238. Memorandum from Barnes to the Special Assistant to the Under Secretary for Political Affairs, January 171

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  • Joint Planning Committee—Cuba

As agreed at the 16 January meeting of the Joint Planning Committee, I am sending you some comments on the Staff Study presented by DOD at the meeting, on the working draft of the memorandum, dated January 16, submitted by Ambassador Willauer and on certain other related matters. I am addressing my memorandum to you as I felt that a number of Special Group matters were involved and that, consequently, you should be the focal point. I am, however, including a copy for Ambassador Willauer and an extra copy in case you might need it. I am also returning Ambassador Willauer’s working draft.

A. DOD Staff Study

1. As indicated at the 16 January meeting, it is our opinion that the DOD draft paper, entitled “Evaluation of Possible Military Courses of Action in Cuba” is a useful document. I would like to point out, however, that there are a number of points which concern us about the paper unless, as agreed at the meeting, the premise on which the paper is written is strictly applied. This premise, as you know, has a number of alternatives which stated in my own language are: a) the present FRD strike force lands and is thoroughly defeated; b) attempts to land but utterly fails; or, c) prior to any landing attempt, a judgment is reached as to the extent of the opposition which results in a decision not to use the strike force at all. Any of these alternatives assume a sufficiently strong pro-Castro political situation within Cuba to make the DOD paper acceptable to us. Should there alternatives, however, not be basic to the paper, there are some points which in our opinion raise inferences with which we cannot agree. For example:

(a) It is quite clear that the entire DOD plan is written without any reference whatsoever to planning which has taken place to date in connection with the FRD and its strike force. As indicated, this is acceptable on a strict application of the premise but I want to make it clear that we cannot agree to any inference that the planning to date is not and has not been valid.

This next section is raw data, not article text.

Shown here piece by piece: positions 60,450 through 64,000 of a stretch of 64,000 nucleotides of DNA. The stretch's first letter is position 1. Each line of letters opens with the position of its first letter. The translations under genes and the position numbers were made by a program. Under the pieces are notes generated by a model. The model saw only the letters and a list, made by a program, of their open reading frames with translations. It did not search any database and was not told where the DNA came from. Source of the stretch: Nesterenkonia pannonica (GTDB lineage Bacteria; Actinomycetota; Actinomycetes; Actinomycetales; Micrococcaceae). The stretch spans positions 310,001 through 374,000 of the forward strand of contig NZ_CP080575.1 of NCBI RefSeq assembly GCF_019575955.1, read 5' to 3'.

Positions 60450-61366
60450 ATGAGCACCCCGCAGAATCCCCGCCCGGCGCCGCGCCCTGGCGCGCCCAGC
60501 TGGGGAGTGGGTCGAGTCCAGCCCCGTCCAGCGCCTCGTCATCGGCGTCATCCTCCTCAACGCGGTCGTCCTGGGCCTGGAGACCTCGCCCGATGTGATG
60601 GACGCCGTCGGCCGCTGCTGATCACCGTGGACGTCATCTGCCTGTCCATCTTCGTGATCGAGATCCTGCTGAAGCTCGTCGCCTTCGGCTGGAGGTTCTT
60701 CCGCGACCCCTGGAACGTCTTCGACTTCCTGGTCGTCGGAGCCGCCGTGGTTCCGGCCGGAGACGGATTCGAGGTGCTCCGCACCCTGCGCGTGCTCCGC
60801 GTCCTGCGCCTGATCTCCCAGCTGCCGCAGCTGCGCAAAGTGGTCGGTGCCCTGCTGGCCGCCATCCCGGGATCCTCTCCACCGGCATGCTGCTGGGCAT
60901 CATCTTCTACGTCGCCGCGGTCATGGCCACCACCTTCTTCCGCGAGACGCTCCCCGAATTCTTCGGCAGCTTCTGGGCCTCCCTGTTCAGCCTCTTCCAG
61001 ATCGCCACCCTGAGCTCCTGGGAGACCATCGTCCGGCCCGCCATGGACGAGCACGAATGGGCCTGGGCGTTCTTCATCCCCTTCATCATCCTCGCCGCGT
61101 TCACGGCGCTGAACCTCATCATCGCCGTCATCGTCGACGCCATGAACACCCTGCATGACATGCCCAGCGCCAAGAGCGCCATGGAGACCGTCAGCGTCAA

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(b) The DOD stated orally in connection with paragraph 15 of its paper that any force of less than 5,000 men would be foolish to consider. We do not accept any inference that this applies to present planning based [Facsimile Page 2] as it is on different premises.

(c) Paragraph 17 concludes that only courses of action involving the overt use of U.S. forces can be successful. Again, we cannot accept any suggestion that such a conclusion applies to present planning.

2. Additional points could be made but do not seem necessary since we do not believe that there was any misunderstanding at the 16 January meeting. This conclusion is, in our opinion, established by General Gray’s agreement that there is still a further area of planning which has not been covered, i.e. a plan now exists culminating in the use of the FRD strike force and the DOD paper presents a plan based on the complete elimination or failure to use this strike force. As yet unplanned are the possibilities that the strike force may be sufficiently successful to achieve a landing and establish itself on a piece of Cuban soil but it is unable without help to either advance any further or to hold its position beyond a given period of time. Joint planning between CIA and DOD is necessary in order to consider what can be done to cover these possibilities. In our opinion, these possibilities are the really practical ones and, therefore, the ones on which particular emphasis should be placed. As indicated, CIA proposes to proceed on these with DOD as suggested by General Gray.